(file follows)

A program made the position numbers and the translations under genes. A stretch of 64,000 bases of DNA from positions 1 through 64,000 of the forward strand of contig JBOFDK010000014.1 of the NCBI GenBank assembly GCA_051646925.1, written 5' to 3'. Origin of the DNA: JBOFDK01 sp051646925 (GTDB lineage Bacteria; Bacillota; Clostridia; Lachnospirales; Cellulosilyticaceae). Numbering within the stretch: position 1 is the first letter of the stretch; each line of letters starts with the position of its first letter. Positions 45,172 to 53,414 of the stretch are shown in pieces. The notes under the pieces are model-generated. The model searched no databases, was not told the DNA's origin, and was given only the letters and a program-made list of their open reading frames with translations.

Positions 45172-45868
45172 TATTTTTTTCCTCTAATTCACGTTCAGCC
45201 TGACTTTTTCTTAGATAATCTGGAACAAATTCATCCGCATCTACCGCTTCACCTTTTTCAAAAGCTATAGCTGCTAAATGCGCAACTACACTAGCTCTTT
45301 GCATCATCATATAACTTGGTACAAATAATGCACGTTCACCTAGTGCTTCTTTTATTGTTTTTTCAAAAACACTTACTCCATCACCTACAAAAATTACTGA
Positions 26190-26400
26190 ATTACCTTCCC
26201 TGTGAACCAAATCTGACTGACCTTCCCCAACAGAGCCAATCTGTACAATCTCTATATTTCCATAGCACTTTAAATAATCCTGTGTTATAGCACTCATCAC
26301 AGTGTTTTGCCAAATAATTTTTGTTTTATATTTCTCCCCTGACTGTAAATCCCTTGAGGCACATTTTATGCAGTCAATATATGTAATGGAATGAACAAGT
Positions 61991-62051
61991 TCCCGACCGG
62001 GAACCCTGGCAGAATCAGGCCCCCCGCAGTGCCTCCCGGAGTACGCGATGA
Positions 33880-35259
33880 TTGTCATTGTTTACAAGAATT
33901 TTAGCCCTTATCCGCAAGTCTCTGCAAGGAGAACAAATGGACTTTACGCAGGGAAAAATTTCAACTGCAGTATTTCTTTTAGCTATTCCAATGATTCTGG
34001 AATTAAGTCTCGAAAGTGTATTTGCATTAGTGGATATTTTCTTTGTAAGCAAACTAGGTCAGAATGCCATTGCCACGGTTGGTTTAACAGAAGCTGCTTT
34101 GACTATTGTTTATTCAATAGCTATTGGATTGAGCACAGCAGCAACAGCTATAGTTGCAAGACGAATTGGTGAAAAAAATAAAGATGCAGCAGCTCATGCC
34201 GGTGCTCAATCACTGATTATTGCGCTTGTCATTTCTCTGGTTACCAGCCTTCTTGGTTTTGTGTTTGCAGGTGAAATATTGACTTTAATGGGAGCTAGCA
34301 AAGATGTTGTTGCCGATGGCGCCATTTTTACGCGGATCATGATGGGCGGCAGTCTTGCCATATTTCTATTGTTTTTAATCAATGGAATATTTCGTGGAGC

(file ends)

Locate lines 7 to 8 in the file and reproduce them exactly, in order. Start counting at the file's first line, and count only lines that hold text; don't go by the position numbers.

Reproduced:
26190 ATTACCTTCCC
26201 TGTGAACCAAATCTGACTGACCTTCCCCAACAGAGCCAATCTGTACAATCTCTATATTTCCATAGCACTTTAAATAATCCTGTGTTATAGCACTCATCAC